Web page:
There is an old adage that “the best hearing aid in the world is the one you’ll wear” and this is very true. There are a range of options to choose from.
Analogue or Digital?
Analogue hearing aids amplify electronic signals while digital aids use a tiny computer to process sound. This enables them to be programmed to meet the exact pattern of someone’s hearing loss much more accurately, as well as enabling programmes which can be chosen for different sound environments, like a busy restaurant, or for listening to music. Most hearing aids these days, including NHS ones, are digital.
Behind the Ear (BTE) Hearing Aids
BTE aids have an ear-mould that fits your ear exactly, to which sound is relayed from a processor worn behind the ear. Some have a smaller, soft earpiece that sits in your ear at the end of a narrow tube. These can be less noticeable, and give a more natural sound, but they are only suitable for less serious hearing loss.
Receiver in the ear (RITE) hearing aids
RITE hearing aids have a unit that sits behind the ear (like BTE but usually smaller) but parts of the device, particularly the loudspeaker, are actually in your ear. As the sound travels less far from the speaker they can offer a “smoother” sound than traditional BTE aids. They also tend to be less conspicuous.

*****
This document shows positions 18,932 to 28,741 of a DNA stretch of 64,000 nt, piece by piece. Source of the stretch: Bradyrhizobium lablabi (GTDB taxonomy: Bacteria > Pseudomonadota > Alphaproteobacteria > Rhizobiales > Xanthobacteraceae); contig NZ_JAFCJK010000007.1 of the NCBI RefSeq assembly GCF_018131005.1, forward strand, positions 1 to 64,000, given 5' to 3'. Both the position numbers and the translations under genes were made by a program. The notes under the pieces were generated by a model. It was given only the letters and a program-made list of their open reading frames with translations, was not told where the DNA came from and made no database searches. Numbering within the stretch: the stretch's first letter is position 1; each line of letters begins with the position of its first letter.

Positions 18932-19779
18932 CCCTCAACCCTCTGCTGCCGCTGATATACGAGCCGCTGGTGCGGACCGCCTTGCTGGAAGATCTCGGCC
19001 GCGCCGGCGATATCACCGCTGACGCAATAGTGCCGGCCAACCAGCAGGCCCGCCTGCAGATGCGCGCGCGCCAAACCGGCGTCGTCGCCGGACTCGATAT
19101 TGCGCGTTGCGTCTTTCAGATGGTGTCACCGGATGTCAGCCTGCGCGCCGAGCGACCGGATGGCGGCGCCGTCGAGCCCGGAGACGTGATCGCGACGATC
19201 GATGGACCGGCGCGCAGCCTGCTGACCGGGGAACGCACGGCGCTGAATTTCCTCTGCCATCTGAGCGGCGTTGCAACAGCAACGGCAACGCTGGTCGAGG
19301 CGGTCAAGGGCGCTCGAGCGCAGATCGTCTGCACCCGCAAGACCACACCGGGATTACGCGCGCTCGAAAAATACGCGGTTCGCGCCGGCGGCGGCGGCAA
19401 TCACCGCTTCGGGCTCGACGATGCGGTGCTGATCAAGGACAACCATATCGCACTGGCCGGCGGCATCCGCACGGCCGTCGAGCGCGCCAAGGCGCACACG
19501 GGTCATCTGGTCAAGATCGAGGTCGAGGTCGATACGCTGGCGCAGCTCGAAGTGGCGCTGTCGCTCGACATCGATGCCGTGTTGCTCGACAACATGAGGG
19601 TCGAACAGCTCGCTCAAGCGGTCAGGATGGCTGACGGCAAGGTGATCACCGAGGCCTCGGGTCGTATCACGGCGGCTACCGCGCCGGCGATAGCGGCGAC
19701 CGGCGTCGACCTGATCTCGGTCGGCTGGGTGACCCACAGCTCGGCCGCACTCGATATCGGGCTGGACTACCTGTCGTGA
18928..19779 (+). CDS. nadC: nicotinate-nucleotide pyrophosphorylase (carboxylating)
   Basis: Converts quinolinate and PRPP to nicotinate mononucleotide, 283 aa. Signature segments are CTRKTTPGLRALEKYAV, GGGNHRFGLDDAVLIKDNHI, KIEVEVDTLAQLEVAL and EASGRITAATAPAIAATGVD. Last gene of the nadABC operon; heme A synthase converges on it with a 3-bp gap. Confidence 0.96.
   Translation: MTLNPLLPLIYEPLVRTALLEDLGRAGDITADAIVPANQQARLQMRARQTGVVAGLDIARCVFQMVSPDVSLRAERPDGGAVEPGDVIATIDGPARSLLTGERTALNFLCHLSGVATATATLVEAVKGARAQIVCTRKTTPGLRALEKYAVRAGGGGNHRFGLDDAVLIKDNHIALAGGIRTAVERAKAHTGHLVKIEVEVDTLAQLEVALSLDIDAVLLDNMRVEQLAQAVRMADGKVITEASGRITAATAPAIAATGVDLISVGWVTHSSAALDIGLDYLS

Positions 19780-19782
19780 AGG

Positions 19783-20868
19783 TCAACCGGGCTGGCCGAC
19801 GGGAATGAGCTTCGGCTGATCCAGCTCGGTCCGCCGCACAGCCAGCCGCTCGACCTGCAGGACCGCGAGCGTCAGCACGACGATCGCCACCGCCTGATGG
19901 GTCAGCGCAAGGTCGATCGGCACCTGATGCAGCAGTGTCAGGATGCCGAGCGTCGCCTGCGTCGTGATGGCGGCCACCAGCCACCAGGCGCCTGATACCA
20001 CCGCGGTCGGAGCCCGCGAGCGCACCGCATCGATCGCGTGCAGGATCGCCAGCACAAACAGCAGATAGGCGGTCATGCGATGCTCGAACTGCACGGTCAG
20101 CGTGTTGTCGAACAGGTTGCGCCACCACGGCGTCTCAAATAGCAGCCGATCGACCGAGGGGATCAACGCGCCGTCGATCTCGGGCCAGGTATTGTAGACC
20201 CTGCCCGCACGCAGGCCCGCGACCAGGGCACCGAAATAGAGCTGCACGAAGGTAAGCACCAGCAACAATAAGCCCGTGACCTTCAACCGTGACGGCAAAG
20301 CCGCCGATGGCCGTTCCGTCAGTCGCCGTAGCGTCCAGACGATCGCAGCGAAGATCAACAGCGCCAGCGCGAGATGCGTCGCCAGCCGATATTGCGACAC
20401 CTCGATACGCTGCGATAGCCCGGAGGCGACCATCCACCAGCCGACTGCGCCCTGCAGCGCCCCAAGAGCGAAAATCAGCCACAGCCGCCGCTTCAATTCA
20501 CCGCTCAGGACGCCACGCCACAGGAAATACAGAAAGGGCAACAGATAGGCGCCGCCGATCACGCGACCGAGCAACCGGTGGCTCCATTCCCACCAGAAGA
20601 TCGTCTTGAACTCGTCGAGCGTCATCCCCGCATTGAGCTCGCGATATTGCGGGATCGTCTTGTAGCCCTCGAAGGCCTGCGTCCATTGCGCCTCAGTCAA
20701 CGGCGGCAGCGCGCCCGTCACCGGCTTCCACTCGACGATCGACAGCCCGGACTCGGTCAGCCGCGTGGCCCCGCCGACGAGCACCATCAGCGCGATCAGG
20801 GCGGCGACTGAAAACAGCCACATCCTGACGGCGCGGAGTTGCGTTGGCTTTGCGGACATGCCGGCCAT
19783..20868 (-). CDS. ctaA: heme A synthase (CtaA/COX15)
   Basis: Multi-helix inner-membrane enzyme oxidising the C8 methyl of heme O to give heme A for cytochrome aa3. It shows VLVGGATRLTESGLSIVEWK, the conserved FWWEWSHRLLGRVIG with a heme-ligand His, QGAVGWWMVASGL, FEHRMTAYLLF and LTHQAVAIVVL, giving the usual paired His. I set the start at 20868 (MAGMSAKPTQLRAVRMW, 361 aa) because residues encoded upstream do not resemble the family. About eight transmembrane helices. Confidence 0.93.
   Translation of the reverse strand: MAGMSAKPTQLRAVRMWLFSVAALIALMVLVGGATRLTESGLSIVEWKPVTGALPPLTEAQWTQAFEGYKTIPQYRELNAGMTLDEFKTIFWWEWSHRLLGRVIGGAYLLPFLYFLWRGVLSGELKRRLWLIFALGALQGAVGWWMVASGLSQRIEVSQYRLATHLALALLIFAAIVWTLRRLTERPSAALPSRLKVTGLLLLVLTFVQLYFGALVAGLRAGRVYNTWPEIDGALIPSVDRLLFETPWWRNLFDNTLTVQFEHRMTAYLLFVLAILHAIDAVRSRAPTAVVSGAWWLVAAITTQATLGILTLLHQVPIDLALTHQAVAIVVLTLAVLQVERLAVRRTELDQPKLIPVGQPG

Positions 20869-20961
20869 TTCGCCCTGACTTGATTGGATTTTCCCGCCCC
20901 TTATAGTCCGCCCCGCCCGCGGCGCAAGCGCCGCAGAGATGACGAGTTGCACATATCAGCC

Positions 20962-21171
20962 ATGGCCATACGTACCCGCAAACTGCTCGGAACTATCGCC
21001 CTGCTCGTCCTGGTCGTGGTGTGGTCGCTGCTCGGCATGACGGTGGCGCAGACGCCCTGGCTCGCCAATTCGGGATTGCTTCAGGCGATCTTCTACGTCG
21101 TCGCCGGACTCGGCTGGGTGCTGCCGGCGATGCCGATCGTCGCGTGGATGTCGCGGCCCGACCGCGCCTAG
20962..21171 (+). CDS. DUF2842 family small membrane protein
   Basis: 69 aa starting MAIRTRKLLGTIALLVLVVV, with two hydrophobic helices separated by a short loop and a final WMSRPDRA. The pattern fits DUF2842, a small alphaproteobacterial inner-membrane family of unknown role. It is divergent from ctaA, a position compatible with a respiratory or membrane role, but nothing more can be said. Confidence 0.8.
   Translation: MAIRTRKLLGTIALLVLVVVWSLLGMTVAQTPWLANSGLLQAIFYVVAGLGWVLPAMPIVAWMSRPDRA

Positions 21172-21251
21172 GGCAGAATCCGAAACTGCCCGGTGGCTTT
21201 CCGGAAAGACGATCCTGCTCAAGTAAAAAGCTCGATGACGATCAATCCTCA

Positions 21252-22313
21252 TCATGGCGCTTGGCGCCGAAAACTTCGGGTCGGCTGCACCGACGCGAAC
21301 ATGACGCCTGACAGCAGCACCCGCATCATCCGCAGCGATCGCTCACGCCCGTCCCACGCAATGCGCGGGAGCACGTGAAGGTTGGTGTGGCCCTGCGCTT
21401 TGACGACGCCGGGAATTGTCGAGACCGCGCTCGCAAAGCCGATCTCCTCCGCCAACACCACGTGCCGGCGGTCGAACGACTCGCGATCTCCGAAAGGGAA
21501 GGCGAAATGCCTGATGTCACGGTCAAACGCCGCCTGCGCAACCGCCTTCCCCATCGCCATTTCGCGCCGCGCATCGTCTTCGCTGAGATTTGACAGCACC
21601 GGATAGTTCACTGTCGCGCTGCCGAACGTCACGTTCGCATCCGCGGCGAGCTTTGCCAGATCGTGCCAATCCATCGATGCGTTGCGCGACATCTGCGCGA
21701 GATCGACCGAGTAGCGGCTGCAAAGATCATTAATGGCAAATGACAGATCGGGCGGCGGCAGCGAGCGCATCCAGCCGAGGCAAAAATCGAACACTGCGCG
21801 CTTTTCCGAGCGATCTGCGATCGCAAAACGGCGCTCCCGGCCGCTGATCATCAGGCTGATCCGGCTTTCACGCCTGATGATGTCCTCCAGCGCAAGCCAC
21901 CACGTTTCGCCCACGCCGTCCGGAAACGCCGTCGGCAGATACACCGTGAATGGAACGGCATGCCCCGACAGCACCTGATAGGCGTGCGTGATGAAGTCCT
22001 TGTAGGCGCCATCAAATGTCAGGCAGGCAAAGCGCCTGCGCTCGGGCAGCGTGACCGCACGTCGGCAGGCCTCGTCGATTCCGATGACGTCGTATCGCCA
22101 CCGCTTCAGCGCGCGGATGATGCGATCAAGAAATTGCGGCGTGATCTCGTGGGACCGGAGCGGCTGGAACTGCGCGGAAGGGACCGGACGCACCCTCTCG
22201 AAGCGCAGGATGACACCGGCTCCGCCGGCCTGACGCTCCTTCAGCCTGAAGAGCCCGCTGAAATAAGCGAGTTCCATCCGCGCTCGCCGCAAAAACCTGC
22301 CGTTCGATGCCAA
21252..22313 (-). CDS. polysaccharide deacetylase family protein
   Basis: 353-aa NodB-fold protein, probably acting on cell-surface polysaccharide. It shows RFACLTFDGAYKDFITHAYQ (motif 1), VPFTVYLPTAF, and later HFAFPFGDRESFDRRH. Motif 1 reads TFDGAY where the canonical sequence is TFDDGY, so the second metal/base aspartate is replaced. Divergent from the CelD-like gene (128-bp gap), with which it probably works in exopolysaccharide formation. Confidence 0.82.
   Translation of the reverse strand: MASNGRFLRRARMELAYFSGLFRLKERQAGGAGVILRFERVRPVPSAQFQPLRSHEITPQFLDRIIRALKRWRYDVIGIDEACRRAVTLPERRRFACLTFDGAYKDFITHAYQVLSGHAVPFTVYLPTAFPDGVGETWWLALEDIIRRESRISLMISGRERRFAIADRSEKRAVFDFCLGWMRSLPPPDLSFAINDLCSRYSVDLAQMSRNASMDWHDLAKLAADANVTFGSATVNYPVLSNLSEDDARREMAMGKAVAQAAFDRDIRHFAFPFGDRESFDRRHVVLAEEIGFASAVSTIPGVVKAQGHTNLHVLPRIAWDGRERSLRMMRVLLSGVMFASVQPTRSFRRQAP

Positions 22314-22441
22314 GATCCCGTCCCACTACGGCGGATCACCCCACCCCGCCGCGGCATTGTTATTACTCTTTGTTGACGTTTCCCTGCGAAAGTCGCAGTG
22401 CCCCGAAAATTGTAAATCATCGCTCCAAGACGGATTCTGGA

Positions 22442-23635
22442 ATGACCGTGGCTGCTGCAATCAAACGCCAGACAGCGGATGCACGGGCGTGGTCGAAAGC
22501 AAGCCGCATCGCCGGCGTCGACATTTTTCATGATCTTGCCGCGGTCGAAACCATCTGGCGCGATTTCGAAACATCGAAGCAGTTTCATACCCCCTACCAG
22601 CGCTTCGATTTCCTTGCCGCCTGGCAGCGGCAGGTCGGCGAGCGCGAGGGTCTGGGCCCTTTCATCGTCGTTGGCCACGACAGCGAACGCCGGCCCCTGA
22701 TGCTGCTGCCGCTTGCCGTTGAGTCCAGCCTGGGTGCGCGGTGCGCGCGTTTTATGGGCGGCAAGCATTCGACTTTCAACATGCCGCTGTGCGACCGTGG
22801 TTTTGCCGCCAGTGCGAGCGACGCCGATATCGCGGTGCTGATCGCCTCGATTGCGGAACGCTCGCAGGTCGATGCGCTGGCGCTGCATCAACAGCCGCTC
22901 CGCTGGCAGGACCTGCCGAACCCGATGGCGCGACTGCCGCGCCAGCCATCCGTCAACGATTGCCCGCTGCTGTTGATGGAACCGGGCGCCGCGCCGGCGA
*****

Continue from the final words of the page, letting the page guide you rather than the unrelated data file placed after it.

RITE aids can also be made with an open fit, which does not completely plug up the ear, and reduces occlusion. There is some evidence they may also be of help to people with tinnitus.
In the Ear (ITE) hearing aids
These are contained entirely within your ear. They are therefore less visible. They are less able to incorporate directional microphones. For more severe hearing loss the ITE will need to be contained in a full shell, which fills the whole ear concha.
In the Canal (ITC) hearing aids
Like ITE but for less severe hearing loss so the aid only fills half the external ear. Still less conspicuous and may deliver a more natural sound as it leaves the ear bowl more open and more able to collect sound in the natural way
Completely in Canal (CIC) or Invisible in Canal (IIC) hearing aids
These are a fairly recent innovation. They sit entirely within the ear canal and are therefore invisible. Some may be worn permanently and only removed for maintenance, by an audiologist. They require fitting by a specialist and are likely to be most suitable for less severe hearing loss.
Photos courtesy of Age UK.